Brexit Bulletin, 28 September 2018

Sep 27, 2018

Just a few weeks remain for the UK and EU to strike a Brexit deal.  And both sides seem to seriously examining what a no deal could really mean. The UK released the latest raft of guidance papers on what to do if the UK crash out of the EU, while there are reports that the EU is making plans to pass emergency legislation in just five days if there is no transitional arrangement beyond March 2019.

Major disruption if no deal

Minister for Finance Paschal Donohoe told the Oireachtas Budgetary Oversight committee this week that Ireland’s economy could face “major disruption” if the UK crashes out of the EU without a deal.  To counter this, Mr Donohoe said that the Government has put together a series of measures which include setting up a rainy day fund, targeting a balanced budget, using windfall gains to reduce public debt among other measures.  Minister Donohoe estimated that a hard Brexit could be the equivalent of reducing Ireland’s national income growth by between 0.75 percent and 1 percent.  To help cope with a border, the Minister said that customs officers are being recruited and the cost would be funded in the upcoming Budget.

Emergency legislation

The Financial Times has reported that the EU is making plans to pass emergency legislation in just five days in the event of a no-deal Brexit. This would mean that planes could still land and cross-border trade could continue after March 2019. This “fast-track” process would allow the EU some time to put in place contingency measures until a later date.

UK pledges to lower corporation tax rate even further

UK Prime Minister Theresa May has promised to reduce the UK’s rate of corporation tax after Brexit to one of the lowest of the G20 countries.  Speaking at the Bloomberg Business Forum in New York this week, Ms May told investors that the post Brexit UK would be a dynamic and “pro-business” country.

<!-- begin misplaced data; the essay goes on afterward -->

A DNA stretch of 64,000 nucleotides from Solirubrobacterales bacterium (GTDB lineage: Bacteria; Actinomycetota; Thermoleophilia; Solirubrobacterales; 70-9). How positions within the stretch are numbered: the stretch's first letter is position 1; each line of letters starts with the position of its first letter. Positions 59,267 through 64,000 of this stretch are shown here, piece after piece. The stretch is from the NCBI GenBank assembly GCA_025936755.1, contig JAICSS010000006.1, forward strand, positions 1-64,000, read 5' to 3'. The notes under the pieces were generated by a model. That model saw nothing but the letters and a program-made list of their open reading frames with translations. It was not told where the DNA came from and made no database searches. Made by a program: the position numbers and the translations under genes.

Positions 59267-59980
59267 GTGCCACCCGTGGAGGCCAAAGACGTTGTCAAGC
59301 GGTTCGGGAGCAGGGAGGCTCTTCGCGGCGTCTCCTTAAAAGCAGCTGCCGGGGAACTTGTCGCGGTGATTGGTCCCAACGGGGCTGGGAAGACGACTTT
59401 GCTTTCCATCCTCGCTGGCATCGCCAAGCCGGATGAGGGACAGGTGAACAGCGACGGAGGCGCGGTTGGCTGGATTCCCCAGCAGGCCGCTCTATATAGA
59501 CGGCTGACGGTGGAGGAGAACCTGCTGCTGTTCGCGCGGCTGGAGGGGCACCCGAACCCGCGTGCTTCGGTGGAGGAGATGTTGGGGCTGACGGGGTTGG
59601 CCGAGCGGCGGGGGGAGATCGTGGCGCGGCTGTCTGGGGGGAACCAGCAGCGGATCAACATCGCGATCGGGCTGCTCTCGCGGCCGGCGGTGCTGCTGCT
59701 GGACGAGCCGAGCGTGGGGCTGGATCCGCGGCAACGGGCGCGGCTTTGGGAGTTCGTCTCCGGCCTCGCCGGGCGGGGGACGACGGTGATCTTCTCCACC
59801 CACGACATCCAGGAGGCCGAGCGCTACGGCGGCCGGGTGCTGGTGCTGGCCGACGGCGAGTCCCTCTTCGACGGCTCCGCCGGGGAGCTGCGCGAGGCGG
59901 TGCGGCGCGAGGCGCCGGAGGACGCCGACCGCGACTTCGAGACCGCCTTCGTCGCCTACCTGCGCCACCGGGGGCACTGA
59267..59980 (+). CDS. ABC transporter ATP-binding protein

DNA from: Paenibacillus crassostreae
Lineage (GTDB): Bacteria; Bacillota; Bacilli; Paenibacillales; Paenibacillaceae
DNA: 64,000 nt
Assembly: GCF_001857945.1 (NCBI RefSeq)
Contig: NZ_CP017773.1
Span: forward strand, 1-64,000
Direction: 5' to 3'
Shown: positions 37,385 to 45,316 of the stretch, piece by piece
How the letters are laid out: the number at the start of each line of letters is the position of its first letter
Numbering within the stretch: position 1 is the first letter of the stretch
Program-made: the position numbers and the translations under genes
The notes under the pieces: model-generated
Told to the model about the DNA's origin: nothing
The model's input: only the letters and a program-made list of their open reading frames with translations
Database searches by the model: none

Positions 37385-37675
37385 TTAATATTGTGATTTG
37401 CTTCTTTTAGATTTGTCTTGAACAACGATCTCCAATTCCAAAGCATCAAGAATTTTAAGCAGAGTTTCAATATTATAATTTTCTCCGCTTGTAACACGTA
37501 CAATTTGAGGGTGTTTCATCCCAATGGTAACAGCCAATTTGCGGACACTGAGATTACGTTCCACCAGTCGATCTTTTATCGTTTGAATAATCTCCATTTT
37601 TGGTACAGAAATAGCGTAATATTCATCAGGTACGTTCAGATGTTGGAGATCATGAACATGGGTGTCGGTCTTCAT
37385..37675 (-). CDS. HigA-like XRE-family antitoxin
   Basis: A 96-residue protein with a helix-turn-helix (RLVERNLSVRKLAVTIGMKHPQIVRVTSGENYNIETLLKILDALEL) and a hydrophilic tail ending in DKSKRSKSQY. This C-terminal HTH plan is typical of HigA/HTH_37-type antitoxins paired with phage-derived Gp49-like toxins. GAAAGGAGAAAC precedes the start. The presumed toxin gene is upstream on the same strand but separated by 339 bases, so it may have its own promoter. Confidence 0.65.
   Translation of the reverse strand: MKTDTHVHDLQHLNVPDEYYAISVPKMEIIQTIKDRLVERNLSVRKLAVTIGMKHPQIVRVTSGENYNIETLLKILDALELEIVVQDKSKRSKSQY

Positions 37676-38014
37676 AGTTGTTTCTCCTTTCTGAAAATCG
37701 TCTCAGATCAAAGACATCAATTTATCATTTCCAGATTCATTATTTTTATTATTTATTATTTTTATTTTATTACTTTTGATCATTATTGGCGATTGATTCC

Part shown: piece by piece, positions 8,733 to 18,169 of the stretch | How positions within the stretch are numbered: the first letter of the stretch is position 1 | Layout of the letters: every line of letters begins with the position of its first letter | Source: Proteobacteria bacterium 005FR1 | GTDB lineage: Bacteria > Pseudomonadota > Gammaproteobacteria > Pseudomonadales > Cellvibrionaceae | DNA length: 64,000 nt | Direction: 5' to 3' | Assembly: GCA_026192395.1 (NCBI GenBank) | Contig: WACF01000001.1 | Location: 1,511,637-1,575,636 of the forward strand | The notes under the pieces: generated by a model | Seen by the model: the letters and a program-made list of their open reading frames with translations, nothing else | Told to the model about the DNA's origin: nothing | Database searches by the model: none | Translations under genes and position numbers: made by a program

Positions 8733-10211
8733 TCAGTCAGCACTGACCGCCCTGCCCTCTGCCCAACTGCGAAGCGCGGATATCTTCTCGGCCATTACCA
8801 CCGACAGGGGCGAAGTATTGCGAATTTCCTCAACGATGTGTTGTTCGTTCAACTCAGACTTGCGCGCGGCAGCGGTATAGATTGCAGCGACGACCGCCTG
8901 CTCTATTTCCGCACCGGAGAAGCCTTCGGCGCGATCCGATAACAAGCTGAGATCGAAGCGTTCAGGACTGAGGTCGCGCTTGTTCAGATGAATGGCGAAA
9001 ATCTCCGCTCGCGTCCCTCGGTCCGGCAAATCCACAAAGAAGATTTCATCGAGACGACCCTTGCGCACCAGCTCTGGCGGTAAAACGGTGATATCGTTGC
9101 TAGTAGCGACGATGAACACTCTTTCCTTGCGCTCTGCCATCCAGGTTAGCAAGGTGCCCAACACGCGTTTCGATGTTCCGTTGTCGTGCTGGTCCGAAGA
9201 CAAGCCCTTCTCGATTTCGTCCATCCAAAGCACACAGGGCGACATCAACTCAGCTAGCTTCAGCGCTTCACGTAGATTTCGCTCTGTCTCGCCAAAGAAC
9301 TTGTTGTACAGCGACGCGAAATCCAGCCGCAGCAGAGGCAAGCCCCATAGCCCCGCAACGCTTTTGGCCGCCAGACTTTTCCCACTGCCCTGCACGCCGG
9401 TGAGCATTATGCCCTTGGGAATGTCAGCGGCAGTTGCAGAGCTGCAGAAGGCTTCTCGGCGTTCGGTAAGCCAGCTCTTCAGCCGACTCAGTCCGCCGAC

“Whatever your business, investing in a post-Brexit Britain will give you the lowest rate of Corporation Tax in the G20. You will access service industries and a financial centre in London that are the envy of the world, some of the best Universities in the world, strong institutions, a sound approach to public finance and a consistent and dependable approach to high standards but intelligent regulation,” said the UK Prime Minister.

The UK’s corporation tax rate has been steadily falling in recent years; from 30 percent in 2007, 24 percent in 2012 and now stands at 19 percent.

NEXT to shelter against Brexit risk

NEXT plc, the major clothing retailer has set up an Irish subsidiary to reduce the effects of a no deal Brexit.  Going forward, Irish stores will receive stock directly from its German warehouse rather than via an operation in the UK. This would mean that any potential customs duties and border checks in place after Brexit would be avoided.

In the half year results to July 2018, NEXT plc said “There are significant challenges involved in preparing for a no-deal outcome and we would not want to understate the work we are doing to prepare for this eventuality.  However, we do not believe that the direct risks of a no-deal Brexit pose a material threat to the ongoing operations and profitability of NEXT’s business here in the UK or to our £190m turnover business in the EU.”

Read all of our Brexit updates and Back to Brexit Basics on the dedicated Brexit section of our website.